Peter:

Out of the, of the US hearing said that of all the four, it seemed like Google was the most in trouble.

Rob:

Yeah, I think, I mean, using existing US law, there's stuff about Google. You could regulate. It's hard though. I mean, look at Microsoft, Microsoft utterly dominant. And after all the antitrust hearings that started in the late nineties, not much happened. Right. And the really, really kind of interesting thing post facto is back in the nineties, the initial case was based on Microsoft bundling Internet Explorer with windows as the default browser. And it was brought on Microsoft by Netscape. Right. And so the question was, you know, is it right or wrong to include the browser with the OS? Is the browser so core to the operation of the device that it needs to be included? Or do you want to allow consumers to then go find their own browser? What's funny in retrospect is, you know, most computers, these days are called smartphones, and smartphones all come with a browser by default. So like the whole Microsoft monopoly case was ignored on a go-forward basis by Google, with Android, and by Apple with the IOS. And, and so it, it, and like very little happened to Microsoft at the end of the day. Like actually the only thing that really happened to Microsoft is I believe the Europeans found them for the contractual structure that they had in place with OEMs, which was anti-competitive in nature. Yeah. And so they were fine for basically like deep in the bowels of the Microsoft distribution world. They were doing something anti-competitive and that's the only thing that they could find. And so if you're a platform like that, it's pretty hard to regulate from it from any competitive perspective. So I don't know the way out here should America, as a society decide that the big tech is too big and too powerful and too centralized. And we don't like the amount of power that they have or, or, or whatever. The way out here is we need new legislation, the existing legislation, the FTC can, you know, investigate Amazon marketplace is all they want, but I don't think anything's going to come out.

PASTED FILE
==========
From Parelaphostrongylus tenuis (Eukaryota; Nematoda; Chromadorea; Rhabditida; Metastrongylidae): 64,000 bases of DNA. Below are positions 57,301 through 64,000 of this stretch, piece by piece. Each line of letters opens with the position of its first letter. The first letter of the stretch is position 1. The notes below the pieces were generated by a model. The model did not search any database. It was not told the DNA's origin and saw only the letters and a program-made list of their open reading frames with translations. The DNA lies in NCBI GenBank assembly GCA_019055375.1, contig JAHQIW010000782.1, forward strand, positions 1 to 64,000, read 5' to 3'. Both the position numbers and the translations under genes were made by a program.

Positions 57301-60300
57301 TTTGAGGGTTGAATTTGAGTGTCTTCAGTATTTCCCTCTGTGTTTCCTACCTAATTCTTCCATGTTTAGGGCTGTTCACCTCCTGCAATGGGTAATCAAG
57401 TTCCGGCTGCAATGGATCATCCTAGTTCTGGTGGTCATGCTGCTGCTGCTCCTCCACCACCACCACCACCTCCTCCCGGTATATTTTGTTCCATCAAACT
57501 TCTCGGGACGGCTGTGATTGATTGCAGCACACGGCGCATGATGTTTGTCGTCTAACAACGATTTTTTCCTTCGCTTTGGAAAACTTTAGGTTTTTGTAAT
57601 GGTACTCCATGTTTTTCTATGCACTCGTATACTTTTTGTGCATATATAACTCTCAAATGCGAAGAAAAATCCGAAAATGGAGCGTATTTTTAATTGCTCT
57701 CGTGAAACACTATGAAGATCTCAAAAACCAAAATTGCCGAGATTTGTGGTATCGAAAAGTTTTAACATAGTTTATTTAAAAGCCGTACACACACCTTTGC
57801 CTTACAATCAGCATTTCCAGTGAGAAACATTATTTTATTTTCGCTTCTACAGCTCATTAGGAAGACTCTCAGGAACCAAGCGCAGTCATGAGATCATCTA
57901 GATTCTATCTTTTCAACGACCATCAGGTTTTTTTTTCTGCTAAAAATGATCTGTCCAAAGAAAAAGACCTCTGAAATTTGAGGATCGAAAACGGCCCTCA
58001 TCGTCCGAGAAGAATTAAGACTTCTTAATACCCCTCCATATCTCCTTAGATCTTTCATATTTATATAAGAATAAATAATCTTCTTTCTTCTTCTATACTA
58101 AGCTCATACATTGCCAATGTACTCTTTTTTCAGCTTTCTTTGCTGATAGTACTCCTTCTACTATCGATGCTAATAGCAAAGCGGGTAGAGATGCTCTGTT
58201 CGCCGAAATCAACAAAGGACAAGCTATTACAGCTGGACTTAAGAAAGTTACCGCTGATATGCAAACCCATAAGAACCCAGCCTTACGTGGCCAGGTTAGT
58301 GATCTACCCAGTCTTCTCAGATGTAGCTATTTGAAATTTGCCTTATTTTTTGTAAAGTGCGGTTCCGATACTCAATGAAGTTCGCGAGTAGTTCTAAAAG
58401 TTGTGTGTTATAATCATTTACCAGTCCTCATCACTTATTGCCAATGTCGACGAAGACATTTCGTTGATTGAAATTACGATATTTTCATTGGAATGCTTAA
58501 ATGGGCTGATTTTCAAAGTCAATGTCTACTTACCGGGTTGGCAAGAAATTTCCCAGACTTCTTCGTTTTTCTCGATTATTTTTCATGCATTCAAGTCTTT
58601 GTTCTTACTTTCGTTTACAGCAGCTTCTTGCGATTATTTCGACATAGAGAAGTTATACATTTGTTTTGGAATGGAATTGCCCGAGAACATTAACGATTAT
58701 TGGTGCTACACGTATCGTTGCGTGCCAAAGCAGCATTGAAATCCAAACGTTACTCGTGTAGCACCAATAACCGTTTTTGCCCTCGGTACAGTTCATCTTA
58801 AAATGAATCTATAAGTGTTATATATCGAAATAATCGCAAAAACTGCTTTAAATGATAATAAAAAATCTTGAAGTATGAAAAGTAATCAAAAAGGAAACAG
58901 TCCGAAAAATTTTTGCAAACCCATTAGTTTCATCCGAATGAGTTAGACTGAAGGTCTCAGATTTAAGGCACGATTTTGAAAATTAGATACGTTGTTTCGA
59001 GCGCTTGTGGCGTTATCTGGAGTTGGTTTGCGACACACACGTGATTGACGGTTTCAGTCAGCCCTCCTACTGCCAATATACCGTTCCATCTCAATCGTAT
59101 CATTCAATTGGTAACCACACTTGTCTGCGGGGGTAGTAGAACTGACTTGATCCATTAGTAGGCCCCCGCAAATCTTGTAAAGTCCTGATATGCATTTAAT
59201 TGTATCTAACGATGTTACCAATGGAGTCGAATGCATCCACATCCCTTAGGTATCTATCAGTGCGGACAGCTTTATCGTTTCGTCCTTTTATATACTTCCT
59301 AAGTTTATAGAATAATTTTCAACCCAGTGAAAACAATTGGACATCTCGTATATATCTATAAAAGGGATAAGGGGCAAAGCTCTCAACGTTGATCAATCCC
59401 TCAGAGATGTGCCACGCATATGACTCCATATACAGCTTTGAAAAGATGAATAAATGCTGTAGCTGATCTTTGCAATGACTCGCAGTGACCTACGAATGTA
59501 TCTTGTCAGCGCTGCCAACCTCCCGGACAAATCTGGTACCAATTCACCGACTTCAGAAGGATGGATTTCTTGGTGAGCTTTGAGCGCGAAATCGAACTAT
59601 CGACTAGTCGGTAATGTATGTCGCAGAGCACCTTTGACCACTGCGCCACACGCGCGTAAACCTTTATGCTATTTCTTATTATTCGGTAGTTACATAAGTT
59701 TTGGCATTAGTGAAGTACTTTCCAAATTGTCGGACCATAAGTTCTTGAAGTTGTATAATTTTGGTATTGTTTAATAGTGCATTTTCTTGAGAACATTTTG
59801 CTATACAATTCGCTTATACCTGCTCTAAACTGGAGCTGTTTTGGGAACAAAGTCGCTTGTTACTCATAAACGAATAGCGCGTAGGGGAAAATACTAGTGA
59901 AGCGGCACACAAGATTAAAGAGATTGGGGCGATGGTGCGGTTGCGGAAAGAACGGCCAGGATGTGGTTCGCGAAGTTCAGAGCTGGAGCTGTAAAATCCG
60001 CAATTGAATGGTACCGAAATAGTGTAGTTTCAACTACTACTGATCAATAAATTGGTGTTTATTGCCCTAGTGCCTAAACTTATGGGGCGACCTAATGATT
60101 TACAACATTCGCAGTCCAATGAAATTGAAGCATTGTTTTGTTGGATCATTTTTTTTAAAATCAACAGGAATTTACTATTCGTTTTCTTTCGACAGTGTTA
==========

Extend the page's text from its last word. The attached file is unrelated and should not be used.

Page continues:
Peter:

Yeah, I agree. We sort of started the podcast now sort of, we started the podcast saying politics or getting into commerce. And, and it, it feels like coming out of this at least as to your point in, in the United States politics, won't be able to do much about this stuff. And, and there's so much, particularly at this moment, when you look at these tech companies, what they've created has enabled commerce in a dramatic way. And certainly what we're doing, the DTC strategy playbook series right now, those social networks are fundamental to, you know, originally the darling native DTC companies, but now also larger omnichannel brands getting into the business and they are building their consumer database through those channels. And, and that's powerful and necessary. So we'll see. But for now, it seems like commerce is safe to proceed, right? Yeah. Well, I'm glad we'd settled that. So that takes us to the end of our tiptoeing into politics, but we think for a good reason. So what I would like to recommend to you as we just launched our new digital home for the DSI digital shelf institute.org, all of our podcasts, our research, our virtual summit from last quarter, the digital strategy playbook, is there a brand new blog where Rob and I and others are writing, you know, sort of, we hope longer form thoughtful pieces that you'll be interested in. So, go over their digitalshelfinstitute.org. There's a member button at the top, just click it, sign up and we'll make sure you're kept abreast of all the stuff that's coming out of the Institute. In the meantime, thanks for joining us, and thanks as always for being part of our community.